Scientists say they have discovered the Sun’s core is rotating four times faster than its surface, a surprising discovery that may be a relic of its formation.
The finding was led by scientists from the University of the Côte d'Azur in France, and published in the journal Astronomy and Astrophysics. The core makes up about a quarter of the Sun’s radius of 696,000 kilometers (432,000 miles).
It’s thought this phenomenon may be related to the period after the formation of the Sun 4.6 billion years ago, when solar wind slowed the rotation of the outer portion. The core, however, could have been unaffected and retained its original pace. This idea has been touted for 20 years, but it has never been discovered before.
“The most likely explanation is that this core rotation is left over from the period when the Sun formed,” said Roger Ulrich from the University of California, Los Angeles, a co-author of the study, in a statement. “It’s a surprise, and exciting to think we might have uncovered a relic of what the Sun was like when it first formed.”
The discovery was made using an instrument called GOLF (Global Oscillations at Low Frequency) on NASA and ESA’s SOHO (the Solar and Heliospheric Observatory) spacecraft. This observed a type of seismic wave in the Sun, called g-modes, and saw how they interacted with the core.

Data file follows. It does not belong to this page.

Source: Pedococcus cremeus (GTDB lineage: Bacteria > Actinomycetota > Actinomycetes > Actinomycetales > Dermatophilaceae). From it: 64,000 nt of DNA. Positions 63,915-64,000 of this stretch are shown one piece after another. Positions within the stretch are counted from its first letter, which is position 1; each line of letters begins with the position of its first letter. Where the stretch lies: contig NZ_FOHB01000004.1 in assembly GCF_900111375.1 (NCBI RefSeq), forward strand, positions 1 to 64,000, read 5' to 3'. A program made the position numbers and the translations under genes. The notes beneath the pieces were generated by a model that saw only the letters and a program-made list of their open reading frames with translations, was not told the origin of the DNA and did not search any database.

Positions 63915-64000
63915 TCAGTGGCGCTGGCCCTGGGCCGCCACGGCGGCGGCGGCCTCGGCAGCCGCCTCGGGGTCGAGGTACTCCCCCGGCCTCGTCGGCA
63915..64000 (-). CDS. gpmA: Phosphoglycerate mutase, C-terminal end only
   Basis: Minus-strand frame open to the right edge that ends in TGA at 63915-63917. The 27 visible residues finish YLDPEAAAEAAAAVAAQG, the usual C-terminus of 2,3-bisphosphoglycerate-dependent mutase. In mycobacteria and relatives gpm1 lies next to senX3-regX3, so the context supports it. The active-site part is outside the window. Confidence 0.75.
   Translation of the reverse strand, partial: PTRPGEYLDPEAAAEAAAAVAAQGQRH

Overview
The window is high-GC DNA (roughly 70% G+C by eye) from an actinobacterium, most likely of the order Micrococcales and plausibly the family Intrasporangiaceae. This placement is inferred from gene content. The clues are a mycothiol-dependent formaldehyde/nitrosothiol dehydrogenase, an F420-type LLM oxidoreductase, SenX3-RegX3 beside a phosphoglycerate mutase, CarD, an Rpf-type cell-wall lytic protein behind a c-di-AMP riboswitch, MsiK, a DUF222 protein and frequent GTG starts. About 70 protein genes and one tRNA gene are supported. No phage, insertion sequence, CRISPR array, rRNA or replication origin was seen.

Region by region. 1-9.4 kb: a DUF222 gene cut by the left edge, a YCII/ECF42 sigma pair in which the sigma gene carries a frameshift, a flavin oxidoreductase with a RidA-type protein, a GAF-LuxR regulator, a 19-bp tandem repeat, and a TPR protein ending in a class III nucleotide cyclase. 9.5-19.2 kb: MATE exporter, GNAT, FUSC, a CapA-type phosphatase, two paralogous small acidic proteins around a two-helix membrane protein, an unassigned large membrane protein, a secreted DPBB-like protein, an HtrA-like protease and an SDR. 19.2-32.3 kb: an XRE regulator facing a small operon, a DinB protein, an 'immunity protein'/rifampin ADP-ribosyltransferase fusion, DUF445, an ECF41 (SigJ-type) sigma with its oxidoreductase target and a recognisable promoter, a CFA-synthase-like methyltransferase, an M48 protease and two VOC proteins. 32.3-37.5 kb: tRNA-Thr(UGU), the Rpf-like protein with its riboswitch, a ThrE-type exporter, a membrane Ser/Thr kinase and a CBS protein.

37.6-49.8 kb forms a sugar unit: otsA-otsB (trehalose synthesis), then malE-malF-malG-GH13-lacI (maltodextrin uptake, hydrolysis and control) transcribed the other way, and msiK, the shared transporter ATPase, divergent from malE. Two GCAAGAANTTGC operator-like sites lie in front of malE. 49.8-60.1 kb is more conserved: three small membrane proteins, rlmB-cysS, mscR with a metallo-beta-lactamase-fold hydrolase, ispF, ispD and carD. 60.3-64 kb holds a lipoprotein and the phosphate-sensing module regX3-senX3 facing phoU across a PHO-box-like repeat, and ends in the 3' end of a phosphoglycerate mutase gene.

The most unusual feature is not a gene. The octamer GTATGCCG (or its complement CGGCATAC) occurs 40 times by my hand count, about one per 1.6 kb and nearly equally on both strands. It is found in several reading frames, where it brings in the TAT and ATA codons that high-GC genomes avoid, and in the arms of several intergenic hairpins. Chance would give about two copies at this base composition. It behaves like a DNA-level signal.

“This is certainly the biggest result of SOHO in the last decade, and one of SOHO’s all-time top discoveries,” said Bernhard Fleck, ESA’s SOHO project scientist based at NASA’s Goddard Space Flight Center in Greenbelt, Maryland in a separate statement.
Using 16.5 years of data collected by GOLF, the scientists were able to see how long it took acoustic waves to travel through the Sun and back to the surface. This journey takes about four hours and seven minutes.
But they were also able to measure the impact of gravity waves in the Sun’s core – basically fluid waves like you see on an ocean. The imprint of these showed the core was rotating once per week, compared to the surface, which takes 25 days at the equator and 35 days at the poles.
Now, scientists can start studying the Sun in a whole new way, and see how this differing rotation affects the surface. It’s thought that the varying rotation may even play a part in the creation of vast sunspots on the surface.